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Staff photo by Tim Barber/ Following Monday's groundbreaking, Beach Company of Charleston, (SC) President John Darby, center, stands with partner Marc Leder, left, and Beach Company Development Manager Alan McMahon and talks about the new River Rock development that will take over the downtown block of land they stand on for a large condo project located between 3rd and 4th Streets.
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A Charleston, South Carolina, developer of downtown condos, apartments and retail stores across the South will soon bring one of the biggest new mixed-use projects to Chattanooga's downtown.

On a former Unum surface parking lot just a couple of blocks from the Walnut Street Bridge, the Beach Company announced today it will soon start construction on a 3.5-acre complex of 151 apartments, a dozen condominiums and 16,000 square feet of commercial space built around a 300-space parking facility just north of Unum's corporate headquarters.

"We've invested all across the Southeast, but not in Chattanooga until now and we're really excited to be here," John Darby, the third generation CEO of the Beach Co., said today during a ceremonial groundbreaking for the new River Rock project. "There's a lot about Chattanooga that reminds me of my hometown (Charleston), including that both cities are now in the top 10 list by Conde' Nast of the best small cities to visit."

Beach Company Development Manager Alan McMahon said the developers hope to have the first apartments ready to rent by the end of 2020 and the entire complex, which will include a half dozen buildings from three to five stories in height, completed by 2021.

McMahan said he believes market demand for the apartments, along with the proposed town homes, will be strong given the location and amenities to be offered at River Rock. The complex of studio, one-, two- and three-bedroom will feature a swimming pool, fitness center and retail shops, although no tenants have yet been named for the project.

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More than 6,000 apartments or condo units have been built or are under construction in and around Chattanooga since 2015, but McMahan said studies show there is still a strong demand for class A, well-located rental units in Chattanooga like what River Rock will offer.

"We think there is a lot of pent up demand for apartments downtown," McMahan said. "We feel good about the market because people want to live in downtown Chattanooga."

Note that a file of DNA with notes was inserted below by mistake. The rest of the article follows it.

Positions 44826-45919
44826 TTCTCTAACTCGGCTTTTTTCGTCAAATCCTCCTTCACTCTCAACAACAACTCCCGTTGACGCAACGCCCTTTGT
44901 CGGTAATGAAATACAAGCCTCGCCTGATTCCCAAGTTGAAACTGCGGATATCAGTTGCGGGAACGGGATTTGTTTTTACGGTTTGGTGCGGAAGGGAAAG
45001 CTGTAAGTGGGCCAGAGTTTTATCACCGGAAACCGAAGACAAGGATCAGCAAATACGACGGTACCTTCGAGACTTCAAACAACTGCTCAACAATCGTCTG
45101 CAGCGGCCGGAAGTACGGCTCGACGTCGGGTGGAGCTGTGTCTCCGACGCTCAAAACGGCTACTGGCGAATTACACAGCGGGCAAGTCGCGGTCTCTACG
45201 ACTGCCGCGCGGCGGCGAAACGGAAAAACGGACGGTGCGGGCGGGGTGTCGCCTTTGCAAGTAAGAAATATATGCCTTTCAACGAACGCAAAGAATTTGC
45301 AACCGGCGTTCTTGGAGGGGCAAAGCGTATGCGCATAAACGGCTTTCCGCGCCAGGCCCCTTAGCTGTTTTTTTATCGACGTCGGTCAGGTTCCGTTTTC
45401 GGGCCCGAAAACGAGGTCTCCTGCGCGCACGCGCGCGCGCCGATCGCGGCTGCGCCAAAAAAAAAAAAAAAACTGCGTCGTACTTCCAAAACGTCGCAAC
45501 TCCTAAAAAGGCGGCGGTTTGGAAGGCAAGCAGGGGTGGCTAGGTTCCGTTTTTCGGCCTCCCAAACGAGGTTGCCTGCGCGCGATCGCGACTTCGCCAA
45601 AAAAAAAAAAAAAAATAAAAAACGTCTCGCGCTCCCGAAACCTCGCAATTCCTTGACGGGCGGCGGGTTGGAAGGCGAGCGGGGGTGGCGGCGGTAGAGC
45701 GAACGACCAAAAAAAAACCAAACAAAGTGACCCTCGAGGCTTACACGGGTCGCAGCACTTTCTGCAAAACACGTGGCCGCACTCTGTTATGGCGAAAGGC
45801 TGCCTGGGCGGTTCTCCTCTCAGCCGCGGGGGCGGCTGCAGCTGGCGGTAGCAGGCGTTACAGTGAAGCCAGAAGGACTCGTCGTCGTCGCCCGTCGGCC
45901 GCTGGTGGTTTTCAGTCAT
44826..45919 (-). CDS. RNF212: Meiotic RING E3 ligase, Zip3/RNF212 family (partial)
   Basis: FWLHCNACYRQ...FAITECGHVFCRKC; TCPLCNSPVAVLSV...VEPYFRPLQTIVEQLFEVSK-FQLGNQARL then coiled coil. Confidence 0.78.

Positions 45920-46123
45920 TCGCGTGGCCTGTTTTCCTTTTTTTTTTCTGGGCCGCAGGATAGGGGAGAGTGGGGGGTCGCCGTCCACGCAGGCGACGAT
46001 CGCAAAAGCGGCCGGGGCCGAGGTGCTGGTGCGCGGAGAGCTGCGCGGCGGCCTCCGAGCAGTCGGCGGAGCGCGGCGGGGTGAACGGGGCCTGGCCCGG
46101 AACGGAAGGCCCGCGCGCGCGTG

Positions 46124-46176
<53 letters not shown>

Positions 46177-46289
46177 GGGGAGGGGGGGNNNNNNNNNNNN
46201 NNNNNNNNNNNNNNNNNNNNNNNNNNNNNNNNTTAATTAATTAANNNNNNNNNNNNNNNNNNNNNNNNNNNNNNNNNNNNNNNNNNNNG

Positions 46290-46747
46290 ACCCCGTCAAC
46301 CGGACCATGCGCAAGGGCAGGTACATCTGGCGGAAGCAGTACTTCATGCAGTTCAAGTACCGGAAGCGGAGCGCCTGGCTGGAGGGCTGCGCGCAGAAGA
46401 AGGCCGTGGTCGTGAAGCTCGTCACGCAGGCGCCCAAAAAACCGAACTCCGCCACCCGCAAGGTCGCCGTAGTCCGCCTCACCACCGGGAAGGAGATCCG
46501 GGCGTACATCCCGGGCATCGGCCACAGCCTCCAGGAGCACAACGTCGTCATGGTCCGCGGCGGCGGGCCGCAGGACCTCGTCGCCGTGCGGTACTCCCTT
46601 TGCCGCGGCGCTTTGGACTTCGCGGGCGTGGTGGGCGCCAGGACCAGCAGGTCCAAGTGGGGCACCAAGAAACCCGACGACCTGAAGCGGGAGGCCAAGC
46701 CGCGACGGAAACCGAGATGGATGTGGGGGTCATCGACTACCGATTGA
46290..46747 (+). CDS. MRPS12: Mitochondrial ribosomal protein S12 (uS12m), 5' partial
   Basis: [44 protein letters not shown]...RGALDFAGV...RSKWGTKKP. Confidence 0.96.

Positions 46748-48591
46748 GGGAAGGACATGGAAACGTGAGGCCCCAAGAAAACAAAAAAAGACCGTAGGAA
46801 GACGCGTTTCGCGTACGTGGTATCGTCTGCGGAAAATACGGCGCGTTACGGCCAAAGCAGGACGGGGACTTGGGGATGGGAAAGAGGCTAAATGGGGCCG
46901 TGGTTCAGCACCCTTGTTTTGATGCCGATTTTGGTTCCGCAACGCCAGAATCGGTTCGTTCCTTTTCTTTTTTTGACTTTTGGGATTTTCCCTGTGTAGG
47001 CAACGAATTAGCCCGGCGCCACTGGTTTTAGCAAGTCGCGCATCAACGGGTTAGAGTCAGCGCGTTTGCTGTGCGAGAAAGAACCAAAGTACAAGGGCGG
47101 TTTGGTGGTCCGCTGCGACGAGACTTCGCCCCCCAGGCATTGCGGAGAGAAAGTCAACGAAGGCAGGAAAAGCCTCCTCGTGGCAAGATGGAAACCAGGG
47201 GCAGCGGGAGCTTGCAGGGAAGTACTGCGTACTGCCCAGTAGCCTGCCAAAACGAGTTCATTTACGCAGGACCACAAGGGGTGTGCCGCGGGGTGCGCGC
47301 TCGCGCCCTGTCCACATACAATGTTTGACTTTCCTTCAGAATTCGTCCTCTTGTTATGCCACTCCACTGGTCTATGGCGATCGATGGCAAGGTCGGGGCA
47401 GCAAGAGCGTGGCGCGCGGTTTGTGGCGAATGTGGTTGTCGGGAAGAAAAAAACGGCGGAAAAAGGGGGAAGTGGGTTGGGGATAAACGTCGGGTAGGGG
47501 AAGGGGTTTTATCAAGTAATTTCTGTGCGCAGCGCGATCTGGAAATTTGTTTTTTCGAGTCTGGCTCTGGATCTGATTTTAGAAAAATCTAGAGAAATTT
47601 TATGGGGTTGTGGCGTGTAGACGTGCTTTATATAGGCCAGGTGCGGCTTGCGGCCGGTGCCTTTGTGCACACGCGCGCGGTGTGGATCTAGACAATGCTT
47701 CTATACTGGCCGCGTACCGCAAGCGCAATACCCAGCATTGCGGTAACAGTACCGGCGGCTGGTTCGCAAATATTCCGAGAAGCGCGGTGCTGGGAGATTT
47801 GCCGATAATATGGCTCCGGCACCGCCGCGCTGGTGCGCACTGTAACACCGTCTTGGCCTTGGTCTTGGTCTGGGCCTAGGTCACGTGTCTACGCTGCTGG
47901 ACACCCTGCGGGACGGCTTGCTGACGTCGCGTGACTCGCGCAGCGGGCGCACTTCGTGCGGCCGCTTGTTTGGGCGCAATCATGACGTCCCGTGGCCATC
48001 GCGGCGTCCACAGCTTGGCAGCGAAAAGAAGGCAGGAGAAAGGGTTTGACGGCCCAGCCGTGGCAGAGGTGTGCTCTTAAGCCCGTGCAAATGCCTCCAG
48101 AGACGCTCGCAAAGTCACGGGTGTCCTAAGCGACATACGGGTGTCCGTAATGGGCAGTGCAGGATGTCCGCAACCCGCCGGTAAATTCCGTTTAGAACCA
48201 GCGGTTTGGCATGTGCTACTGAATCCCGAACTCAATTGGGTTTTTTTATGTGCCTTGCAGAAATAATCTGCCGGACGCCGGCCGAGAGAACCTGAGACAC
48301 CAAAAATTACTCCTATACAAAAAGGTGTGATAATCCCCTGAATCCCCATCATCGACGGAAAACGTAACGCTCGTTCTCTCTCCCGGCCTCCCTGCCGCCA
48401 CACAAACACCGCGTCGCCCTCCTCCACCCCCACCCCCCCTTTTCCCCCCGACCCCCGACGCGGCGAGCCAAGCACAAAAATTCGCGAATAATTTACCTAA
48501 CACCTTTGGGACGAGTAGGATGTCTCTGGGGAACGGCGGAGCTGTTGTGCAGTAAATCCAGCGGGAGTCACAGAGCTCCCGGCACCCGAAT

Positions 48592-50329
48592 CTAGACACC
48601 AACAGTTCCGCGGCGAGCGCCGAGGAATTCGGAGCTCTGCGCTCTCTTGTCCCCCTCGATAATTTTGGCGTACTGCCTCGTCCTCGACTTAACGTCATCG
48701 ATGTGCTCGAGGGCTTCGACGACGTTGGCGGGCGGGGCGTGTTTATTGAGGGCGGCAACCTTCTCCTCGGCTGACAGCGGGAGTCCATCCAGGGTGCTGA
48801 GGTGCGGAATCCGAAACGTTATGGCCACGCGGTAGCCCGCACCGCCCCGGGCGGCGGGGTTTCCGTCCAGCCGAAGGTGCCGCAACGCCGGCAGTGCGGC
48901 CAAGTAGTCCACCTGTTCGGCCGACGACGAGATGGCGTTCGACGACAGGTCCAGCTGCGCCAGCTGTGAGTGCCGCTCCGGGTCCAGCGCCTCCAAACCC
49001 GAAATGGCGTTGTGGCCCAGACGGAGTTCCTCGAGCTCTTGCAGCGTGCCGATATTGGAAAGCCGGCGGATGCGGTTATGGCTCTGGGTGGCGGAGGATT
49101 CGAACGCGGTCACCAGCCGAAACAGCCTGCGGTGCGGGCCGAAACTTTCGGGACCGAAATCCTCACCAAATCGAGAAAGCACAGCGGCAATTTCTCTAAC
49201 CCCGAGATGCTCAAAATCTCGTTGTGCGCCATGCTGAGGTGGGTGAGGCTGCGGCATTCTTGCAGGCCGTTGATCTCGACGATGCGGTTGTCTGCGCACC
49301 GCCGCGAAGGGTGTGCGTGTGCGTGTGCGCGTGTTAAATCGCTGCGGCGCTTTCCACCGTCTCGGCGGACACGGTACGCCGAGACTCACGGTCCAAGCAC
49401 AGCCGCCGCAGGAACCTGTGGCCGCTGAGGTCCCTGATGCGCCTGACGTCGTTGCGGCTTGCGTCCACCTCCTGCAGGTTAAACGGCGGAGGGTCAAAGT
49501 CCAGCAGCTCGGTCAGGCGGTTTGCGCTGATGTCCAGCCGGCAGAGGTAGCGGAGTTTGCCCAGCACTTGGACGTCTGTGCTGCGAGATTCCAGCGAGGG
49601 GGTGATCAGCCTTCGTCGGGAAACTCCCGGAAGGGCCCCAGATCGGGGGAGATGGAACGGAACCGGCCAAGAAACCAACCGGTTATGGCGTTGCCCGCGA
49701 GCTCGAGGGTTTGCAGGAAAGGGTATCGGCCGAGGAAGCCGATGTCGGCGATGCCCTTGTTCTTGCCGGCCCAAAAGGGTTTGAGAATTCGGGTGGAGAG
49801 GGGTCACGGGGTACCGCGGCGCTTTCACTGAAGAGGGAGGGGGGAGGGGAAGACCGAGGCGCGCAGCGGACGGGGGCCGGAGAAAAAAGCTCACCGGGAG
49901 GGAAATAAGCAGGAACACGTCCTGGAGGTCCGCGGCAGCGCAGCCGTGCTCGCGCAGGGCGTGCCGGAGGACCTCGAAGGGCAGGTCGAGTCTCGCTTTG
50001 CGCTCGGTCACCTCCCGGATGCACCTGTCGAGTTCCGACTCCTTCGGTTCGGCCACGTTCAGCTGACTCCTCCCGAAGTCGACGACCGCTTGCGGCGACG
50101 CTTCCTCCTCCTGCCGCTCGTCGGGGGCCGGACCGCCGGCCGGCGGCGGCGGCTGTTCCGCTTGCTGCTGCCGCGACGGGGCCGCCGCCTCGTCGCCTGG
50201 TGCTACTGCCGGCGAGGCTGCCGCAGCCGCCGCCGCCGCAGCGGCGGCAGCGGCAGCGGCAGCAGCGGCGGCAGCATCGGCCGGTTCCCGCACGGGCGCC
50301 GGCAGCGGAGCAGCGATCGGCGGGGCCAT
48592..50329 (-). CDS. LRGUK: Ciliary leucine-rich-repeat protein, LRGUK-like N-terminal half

Kim White, the president of the River City Co. which developed a master plan for reusing Unum's parking lots, said more than 34,000 persons work along the 4th street corridor from BlueCross and BlueShield of Tennessee through downtown and to Memorial Hospital in Glenwood.

River Rock is only a couple of blocks from the Walnut Street Pedestrian Bridge, which Mayor Andy Berke noted was voted by American Planning Association as one of the 10 Great Public Spaces in America five years ago, and is close to downtown restaurants, businesses and riverfront entertainment.

"This is right around the corner from great music, restaurants, jobs and all the other things that make Chattanooga such a great city," Berke said

Darby said he was initially attracted to Chattanooga after visiting the city during a 2015 football game between the University of Tennessee at Chattanooga and The Citadel, where Darby played football himself. Although Darby said he was disappointed that his alma mater lost that game on what is said was a trick play, he still came away impressed with Chattanooga and ready to invest in its downtown.

The Beach Company is teaming up with Boca Raton, Florida investment firm, Sun Capital Partners Inc., to develop what River City Co. previously estimated as a $48 million project. The developers have been negotiating for nearly four years with Unum, which owns the parking lot and set the terms for the sale and future use of the site.

The biggest parking lot is bounded by Cherry, Walnut, Third and Fourth streets and is used for public parking. A smaller adjacent lot across Cherry Street and behind the Hair of the Dog pub, also now is public parking.

EMJ Corp. has been selected as the general contractor for the project, which was designed by McMillan Paddan Smith Architecture.

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